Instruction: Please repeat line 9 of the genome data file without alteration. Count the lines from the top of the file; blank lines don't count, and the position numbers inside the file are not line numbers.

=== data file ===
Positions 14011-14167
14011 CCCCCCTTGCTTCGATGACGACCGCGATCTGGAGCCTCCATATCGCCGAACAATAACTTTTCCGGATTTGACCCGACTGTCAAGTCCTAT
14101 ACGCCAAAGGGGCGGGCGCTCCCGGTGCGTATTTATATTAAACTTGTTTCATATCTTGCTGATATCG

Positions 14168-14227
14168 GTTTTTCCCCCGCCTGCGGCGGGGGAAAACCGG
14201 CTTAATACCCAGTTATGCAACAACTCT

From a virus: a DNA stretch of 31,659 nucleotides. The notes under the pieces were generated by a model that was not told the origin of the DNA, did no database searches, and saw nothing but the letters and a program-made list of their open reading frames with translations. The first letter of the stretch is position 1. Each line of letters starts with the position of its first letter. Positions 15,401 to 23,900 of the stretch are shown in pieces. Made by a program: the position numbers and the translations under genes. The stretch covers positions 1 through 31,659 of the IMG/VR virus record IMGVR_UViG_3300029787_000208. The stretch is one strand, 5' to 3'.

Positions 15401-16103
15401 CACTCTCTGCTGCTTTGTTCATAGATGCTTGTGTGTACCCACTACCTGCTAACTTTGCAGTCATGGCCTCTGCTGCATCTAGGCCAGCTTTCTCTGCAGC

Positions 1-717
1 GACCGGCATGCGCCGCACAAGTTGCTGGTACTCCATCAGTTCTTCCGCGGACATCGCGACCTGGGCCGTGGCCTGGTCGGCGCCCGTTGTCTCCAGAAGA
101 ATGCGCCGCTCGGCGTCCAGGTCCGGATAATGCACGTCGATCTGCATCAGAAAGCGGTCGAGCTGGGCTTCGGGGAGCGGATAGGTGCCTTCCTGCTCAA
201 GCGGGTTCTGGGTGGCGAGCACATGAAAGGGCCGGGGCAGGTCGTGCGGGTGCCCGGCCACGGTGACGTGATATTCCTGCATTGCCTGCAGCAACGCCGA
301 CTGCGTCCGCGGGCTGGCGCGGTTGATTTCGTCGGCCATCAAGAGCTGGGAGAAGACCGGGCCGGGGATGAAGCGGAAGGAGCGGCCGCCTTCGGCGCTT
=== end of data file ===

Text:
15401 CACTCTCTGCTGCTTTGTTCATAGATGCTTGTGTGTACCCACTACCTGCTAACTTTGCAGTCATGGCCTCTGCTGCATCTAGGCCAGCTTTCTCTGCAGC